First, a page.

What is eating my Salvias & How Keep Them Away From Your Plants

Caterpillars, slugs and snails, grasshoppers, aphids, earwigs, lace bugs, thrips, and spider mites are some of the insects that can attack your salvia and eat them up.

Birds like to eat tender young leaves.

Deer and rabbits will eat the entire plant down to the ground. Squirrels will eat the flowers.

Slugs, snails and aphids are the most common pests of salvias. They can be effectively controlled by hand-picking or by spraying with water for slugs or insecticidal soap for aphids.

Salvia plant is a beautiful plant often used in gardens and parks.

Since they are very attractive and colorful, they are frequently planted near the house or in pots inside the house.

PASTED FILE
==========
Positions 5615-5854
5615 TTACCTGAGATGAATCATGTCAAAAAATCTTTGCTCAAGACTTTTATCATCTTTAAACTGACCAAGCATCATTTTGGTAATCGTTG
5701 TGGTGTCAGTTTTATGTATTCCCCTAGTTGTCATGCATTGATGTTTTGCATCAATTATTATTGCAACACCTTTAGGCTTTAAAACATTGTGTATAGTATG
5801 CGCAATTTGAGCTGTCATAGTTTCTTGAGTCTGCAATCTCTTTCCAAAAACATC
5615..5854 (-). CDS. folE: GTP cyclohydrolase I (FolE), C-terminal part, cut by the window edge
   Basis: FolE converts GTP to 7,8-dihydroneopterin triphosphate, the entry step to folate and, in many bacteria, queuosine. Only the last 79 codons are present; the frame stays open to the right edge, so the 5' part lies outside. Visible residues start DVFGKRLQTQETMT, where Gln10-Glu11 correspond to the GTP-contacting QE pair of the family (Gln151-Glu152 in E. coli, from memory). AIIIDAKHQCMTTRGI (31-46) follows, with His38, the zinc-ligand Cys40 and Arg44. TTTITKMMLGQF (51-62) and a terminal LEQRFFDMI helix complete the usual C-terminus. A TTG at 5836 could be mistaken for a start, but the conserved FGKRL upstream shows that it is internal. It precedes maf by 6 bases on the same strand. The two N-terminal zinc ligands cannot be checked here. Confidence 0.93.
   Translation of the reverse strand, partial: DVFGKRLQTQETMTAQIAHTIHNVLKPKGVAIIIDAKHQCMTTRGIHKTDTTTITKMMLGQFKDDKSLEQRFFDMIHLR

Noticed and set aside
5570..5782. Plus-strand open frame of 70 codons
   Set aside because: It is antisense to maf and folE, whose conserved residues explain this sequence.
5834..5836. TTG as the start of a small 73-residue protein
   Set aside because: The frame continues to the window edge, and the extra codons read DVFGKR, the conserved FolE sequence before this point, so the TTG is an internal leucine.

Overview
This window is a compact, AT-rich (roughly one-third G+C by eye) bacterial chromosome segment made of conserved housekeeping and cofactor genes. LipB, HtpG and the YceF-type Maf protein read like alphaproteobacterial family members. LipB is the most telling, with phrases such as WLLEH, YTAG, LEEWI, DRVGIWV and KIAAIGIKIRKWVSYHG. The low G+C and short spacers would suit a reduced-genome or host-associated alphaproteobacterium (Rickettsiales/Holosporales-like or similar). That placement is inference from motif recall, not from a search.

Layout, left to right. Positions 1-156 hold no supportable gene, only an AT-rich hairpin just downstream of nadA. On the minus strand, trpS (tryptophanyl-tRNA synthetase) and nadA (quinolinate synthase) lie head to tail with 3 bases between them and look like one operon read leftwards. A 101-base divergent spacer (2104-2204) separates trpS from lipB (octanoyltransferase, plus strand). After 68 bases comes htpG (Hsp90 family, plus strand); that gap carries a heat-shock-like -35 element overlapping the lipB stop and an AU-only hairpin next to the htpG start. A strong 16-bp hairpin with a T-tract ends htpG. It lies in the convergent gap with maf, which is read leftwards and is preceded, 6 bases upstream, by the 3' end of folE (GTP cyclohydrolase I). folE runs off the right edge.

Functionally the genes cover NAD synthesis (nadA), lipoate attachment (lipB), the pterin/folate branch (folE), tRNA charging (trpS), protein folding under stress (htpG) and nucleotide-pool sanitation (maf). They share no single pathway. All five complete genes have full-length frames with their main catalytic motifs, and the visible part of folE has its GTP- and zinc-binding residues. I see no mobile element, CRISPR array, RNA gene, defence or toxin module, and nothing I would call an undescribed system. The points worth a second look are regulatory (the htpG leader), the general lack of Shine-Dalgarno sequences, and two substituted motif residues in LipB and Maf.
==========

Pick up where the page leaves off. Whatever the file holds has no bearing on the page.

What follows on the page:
But recently you found that something is eating your salvias and you want to know what it could be.

Salvias are well known for their beautiful and colorful flowers, but there are lots of insects that love to snack on them. Read on to find out!

Possible culprits of what could be eating your salvia plant.

It could be a wide range of insects or animals.

The first possible culprit are insects that eat your salvia. This is most likely what’s happening to your salvia plant. One of the main suspects is caterpillars.

Caterpillars can eat any part of the plant and can do a lot of damage to it in a short time. However, there are many other insects that could be doing this.

Another possible culprit could be birds that eat your salvia leaves or flowers.